At other times, a departing employee may tell you how to increase productivity in the job. Not many employees planning to stay with an organization will say: "You only keep me half busy. I need more work.' Only from someone on the way out will you hear that a job doesn't require a full-timer or that more work could have been taken on.

If your HRD doesn't routinely provide you with records of exit interviews, ask to see these documents. When human resources personnel realize that you care, they may conduct such interviews in greater depth, which will give you even more insight into your operation.

Training. Most hospital education programs are under the aegis of the HRD. Your responsibility is to conduct periodic assessments of training needs for your personnel. The HRD's responsibility is to help you provide the necessary educational services.

One way to assess training needs is through questionnaires to employees, asking what they would like to learn to help them do their jobs better, prepare them for promotion, or make them feel more comfortable on the job. Supervisors can also be surveyed or interviewed about their sections' requirements.

Alternatively, someone in the organization can examine performance reviews for employee deficiencies. These reviews often contain comments on the order of, "Dave needs more experience or training in this area.'

In addition, hospital committees, such as safety and infection control, may identify areas where further training is needed. The infection control committee may schedule an in-service program on AIDS precautions, for example.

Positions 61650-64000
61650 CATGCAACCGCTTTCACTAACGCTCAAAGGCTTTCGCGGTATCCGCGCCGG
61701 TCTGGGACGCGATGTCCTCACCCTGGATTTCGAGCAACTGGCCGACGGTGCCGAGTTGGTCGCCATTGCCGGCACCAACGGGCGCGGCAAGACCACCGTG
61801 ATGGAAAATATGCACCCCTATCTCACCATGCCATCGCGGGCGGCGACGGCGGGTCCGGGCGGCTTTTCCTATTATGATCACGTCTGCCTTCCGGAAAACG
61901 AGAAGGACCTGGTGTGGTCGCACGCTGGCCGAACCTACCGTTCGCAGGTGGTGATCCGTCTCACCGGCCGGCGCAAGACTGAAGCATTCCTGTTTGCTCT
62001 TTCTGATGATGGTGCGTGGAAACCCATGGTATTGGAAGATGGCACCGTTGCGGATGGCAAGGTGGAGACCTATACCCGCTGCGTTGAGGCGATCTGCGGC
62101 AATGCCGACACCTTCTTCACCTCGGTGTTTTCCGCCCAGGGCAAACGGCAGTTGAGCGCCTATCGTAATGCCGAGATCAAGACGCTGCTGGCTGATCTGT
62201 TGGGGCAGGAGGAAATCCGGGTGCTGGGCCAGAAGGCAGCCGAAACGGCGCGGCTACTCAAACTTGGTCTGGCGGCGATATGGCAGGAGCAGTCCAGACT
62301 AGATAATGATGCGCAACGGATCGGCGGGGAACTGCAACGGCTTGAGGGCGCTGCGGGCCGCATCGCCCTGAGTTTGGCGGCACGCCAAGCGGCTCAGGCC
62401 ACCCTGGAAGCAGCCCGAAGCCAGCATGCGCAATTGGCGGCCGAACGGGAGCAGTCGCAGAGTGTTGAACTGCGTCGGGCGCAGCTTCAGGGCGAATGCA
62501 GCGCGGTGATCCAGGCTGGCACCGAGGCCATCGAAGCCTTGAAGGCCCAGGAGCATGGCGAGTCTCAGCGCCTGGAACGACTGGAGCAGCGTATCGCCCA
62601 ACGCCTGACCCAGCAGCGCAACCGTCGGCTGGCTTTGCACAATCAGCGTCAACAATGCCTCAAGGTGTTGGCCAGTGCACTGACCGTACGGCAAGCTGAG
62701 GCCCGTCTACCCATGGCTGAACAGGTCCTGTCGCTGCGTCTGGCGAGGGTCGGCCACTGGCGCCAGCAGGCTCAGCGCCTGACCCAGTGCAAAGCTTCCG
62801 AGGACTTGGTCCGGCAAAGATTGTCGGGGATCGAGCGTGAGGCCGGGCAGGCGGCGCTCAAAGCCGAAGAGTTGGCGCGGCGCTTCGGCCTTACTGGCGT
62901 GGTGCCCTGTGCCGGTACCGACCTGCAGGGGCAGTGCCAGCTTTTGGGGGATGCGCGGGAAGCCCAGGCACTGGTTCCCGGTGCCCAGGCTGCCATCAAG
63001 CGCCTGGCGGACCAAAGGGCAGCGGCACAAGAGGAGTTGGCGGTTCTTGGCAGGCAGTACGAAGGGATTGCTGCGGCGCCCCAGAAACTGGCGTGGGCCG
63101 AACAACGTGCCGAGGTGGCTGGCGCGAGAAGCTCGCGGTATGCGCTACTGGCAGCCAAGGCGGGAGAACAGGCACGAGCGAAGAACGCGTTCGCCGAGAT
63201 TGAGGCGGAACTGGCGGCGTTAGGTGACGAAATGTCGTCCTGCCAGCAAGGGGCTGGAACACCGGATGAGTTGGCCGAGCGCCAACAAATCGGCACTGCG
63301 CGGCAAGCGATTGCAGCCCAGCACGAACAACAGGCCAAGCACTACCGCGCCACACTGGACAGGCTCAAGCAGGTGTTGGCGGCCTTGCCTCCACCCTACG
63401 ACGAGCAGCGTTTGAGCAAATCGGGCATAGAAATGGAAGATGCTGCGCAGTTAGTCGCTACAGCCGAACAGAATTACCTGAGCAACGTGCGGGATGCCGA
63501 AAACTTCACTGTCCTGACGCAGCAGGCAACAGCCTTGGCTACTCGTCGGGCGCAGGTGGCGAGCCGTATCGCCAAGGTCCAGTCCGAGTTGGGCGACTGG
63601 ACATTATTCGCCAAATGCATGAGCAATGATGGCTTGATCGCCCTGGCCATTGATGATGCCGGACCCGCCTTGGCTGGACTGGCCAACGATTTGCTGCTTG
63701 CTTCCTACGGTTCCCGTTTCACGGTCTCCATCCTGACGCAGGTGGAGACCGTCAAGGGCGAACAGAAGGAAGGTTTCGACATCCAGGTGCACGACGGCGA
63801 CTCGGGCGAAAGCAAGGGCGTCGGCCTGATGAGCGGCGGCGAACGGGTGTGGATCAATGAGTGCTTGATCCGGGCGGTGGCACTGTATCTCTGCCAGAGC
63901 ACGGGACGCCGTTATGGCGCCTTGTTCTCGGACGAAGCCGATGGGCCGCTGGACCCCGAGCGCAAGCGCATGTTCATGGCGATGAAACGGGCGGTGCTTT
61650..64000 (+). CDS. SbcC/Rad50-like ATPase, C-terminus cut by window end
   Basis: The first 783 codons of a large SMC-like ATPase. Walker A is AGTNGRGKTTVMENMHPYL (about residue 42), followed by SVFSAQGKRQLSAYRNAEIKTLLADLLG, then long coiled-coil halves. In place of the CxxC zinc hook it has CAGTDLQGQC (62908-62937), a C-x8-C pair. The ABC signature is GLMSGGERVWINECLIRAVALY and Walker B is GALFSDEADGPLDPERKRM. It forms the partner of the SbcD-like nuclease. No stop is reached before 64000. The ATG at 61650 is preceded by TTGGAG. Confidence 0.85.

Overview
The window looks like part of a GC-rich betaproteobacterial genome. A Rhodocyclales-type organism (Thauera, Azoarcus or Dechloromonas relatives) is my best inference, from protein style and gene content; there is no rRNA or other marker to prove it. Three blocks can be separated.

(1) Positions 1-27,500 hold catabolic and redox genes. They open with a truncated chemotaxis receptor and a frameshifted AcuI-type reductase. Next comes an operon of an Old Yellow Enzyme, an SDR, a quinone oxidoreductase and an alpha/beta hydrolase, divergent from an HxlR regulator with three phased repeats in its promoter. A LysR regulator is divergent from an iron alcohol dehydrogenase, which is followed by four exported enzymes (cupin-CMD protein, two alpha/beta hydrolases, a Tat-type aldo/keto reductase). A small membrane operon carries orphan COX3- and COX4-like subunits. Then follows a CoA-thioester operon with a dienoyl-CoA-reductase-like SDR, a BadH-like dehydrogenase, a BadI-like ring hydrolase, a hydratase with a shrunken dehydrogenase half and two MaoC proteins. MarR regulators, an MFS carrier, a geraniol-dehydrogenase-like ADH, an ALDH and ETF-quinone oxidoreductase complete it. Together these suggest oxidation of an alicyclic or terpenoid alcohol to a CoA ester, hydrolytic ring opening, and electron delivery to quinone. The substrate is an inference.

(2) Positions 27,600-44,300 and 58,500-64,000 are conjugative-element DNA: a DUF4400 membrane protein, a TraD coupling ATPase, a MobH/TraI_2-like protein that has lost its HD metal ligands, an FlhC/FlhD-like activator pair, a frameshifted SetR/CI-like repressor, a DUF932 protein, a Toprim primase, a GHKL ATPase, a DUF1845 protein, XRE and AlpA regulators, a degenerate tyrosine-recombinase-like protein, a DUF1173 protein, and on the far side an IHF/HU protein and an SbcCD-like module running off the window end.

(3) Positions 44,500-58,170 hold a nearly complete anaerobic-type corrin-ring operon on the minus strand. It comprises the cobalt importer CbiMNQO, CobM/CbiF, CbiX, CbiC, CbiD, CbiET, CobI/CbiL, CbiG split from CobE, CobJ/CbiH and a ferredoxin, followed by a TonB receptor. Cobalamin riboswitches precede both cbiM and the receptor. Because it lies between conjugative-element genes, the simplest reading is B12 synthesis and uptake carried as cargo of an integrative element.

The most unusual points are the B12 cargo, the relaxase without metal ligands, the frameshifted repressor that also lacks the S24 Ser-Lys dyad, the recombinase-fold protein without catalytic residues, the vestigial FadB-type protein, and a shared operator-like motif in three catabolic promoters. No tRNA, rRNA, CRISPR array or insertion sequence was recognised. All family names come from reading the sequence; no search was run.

Continuing education programs are most effective when they respond to needs perceived by department heads. If those in charge do not request any new programs, HR directors worry about possible neglect of staff training. Then they may unilaterally initiate educational programs that lack managerial support. Such programs often fail to reach the right employees or do not address the right deficiencies.

Employee assistance programs. Progressive HRDs now offer free, comprehensive assistance to personnel who have alcohol, drug, or psychiatric problems. Employees who voluntarily seek help before they get into trouble usually can obtain completely confidential professional help. Not even family members or supervisors are informed.

Usually, one person in the HRD handles these matters. This individual does not actually provide treatment but arranges for in-house or off-site counseling. Many institutions refer employees to outside counselors in order to insure confidentiality; the expense often is borne by the institutions.